Inverted Nipples

Nipples that point inward or lie flat against the areola are called inverted, or retracted, nipples. Inverted nipples affect women and men and are either congenital (present at birth) or acquired.

Although inverted nipples are usually harmless, they can be related to serious health conditions. If you experience a sudden inversion of one or both nipples, your healthcare provider should examine you as soon as possible.

This article discusses the symptoms, causes, and treatment for inverted nipples.

Woman doing a self-breast exam

Jelena Stanojkovic / Getty Images

Symptoms of Inverted Nipples

Inverted nipples affect 2% to 10% of women and are usually bilateral (both breasts). The main symptom of inverted nipples is how they appear. Inverted nipples point inward or are flush with the areola instead of protruding out.

Symptoms of inverted nipples are categorized in the following ways:

  • Grade 1: The nipple can be gently pulled out and easily remains protruded. The milk ducts under the nipple and areola are normal.
  • Grade 2: The nipple is more challenging to pull out than grade 1 and is inclined to retract when released. The milk ducts are mildly retracted, but surgical intervention is not usually necessary.
  • Grade 3: The nipple is difficult to pull out and retracts immediately when released. The milk ducts are replaced with severe fibrosis. Surgery is required to correct grade 3 inverted nipples.

Causes of Inverted Nipples

Although nipples come in all shapes and sizes, common reasons for inverted or retracted nipples include the following:

  • Congenital: Most people with inverted nipples are born with them. Tight connective tissue or problems with the ductal system under the nipple lead to congenital nipple inversion.
  • Age: Nipples can change with age, becoming more flat or retracted.
  • Blocked milk ducts: Fluid buildup in the milk ducts can cause the breasts to become tight, pulling the nipples inward. Conditions like an abscess, duct ectasia, and mastitis can block milk ducts.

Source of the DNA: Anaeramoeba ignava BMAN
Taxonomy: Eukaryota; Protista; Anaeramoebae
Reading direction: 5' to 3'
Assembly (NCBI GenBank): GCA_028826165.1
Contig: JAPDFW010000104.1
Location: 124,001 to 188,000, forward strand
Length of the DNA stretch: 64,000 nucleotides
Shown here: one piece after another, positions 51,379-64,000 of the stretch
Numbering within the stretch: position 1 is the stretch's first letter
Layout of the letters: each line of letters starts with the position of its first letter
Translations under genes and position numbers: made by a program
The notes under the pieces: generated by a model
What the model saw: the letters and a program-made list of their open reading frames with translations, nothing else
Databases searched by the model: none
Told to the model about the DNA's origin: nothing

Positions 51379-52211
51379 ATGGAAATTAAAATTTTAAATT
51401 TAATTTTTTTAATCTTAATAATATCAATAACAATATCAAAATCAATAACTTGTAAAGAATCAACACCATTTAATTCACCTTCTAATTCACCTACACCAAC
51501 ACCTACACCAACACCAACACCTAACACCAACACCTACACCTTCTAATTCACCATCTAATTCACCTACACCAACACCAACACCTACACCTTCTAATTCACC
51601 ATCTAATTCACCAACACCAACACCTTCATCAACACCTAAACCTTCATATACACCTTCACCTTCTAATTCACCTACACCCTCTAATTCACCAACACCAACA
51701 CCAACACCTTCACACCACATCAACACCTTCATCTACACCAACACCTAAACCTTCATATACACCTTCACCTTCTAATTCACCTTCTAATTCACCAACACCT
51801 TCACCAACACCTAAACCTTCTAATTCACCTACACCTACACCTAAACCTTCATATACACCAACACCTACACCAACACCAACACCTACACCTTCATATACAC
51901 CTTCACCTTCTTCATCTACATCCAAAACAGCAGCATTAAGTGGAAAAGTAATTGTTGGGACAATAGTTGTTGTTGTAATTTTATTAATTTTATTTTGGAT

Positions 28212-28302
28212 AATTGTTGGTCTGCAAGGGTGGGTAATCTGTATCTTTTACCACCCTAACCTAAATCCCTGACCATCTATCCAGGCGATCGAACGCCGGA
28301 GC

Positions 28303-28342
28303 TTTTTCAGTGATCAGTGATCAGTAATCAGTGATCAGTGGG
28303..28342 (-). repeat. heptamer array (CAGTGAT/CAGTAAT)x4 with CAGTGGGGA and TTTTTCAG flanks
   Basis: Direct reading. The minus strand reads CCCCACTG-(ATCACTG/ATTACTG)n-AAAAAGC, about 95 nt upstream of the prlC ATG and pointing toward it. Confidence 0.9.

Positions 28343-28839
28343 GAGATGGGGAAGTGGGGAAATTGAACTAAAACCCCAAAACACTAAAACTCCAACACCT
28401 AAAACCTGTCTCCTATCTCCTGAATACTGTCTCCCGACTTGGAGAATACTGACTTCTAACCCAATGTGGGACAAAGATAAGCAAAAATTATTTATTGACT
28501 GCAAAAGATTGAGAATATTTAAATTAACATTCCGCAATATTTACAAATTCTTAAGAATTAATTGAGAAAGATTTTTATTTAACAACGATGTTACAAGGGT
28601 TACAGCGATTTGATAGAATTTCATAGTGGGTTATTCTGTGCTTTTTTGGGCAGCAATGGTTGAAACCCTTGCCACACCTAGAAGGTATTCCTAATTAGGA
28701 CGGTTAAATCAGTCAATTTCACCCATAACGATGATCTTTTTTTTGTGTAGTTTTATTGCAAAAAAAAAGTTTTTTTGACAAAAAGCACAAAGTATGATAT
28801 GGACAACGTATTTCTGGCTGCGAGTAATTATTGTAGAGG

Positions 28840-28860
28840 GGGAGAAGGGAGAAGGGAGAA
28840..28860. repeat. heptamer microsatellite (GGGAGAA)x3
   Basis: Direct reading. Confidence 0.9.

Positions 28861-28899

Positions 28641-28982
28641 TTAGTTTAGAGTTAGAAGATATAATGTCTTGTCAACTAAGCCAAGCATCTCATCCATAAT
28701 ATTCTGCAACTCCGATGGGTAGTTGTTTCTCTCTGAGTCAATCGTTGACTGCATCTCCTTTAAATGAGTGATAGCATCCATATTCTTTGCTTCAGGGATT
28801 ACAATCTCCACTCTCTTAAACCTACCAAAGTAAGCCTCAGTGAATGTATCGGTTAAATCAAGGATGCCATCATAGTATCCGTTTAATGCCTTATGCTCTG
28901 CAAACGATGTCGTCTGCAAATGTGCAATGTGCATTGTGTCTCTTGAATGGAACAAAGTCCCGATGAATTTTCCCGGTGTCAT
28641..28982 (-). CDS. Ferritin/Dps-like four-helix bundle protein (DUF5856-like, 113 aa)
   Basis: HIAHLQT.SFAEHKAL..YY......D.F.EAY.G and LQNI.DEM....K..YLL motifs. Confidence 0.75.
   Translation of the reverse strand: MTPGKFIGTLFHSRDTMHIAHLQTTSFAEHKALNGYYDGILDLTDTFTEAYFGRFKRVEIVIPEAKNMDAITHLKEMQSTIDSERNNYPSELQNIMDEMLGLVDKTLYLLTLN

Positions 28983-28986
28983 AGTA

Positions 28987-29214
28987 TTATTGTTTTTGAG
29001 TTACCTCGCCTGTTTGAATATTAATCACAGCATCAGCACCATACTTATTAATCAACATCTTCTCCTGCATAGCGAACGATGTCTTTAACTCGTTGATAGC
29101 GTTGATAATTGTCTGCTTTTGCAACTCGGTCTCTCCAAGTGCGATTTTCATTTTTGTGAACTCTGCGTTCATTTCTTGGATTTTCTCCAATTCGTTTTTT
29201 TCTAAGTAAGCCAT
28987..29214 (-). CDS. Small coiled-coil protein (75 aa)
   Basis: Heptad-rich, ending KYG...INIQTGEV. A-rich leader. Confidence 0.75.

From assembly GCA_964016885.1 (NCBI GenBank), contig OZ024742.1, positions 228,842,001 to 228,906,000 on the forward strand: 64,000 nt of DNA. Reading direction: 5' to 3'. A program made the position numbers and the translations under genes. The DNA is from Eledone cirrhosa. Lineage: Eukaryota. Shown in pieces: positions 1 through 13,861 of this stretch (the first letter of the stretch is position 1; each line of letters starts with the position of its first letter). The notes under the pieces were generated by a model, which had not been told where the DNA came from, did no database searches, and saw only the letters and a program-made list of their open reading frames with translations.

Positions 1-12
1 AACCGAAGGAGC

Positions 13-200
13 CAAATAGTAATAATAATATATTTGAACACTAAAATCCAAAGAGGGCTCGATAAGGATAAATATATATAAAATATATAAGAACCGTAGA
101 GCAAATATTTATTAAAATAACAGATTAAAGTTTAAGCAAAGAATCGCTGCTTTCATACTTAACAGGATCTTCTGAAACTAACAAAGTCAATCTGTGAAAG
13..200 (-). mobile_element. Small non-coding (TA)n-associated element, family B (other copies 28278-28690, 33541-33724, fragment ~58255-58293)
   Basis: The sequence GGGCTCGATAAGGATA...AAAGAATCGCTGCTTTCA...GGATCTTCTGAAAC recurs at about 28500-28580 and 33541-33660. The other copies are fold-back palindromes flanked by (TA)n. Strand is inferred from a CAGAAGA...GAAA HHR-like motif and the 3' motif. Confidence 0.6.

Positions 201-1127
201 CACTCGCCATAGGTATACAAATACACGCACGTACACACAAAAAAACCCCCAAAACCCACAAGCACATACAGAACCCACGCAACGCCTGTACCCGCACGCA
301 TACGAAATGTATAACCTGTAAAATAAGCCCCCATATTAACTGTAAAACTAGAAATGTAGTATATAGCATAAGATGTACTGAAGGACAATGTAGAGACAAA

• Breast injury or surgery: Scarred milk ducts from breast fat necrosis, breast reduction surgery, and nipple piercings can cause inverted nipples.
  • Breast cancer/Paget's disease: Cancer that affects the milk ducts or other parts of the breast can result in the sudden retraction of the nipples.

How to Treat Inverted Nipples

Treatment for inverted nipples depends on the cause of the condition. For congenital reasons, various surgical approaches are available to improve the appearance and function of the nipples.

An infection can be treated with antibiotics, and breast cancer is treated with chemotherapy, immunotherapy, and hormone therapy.

Breastfeeding can sometimes result in stretching breast tissue, improving inverted nipples.

Complications and Risk Factors

Risk factors for developing inverted nipples are family history and aging. The following are complications of having inverted nipples:

  • Functional problems: Depending on the severity, difficulty breastfeeding, decreased sensation, or physical discomfort can be consequences of inverted nipples.
  • Aesthetic concerns: Some people consider protruding nipples more attractive than flat or inverted nipples.
  • Psychological impact: Having inverted nipples causes some people to feel self-conscious, especially during sexual activity.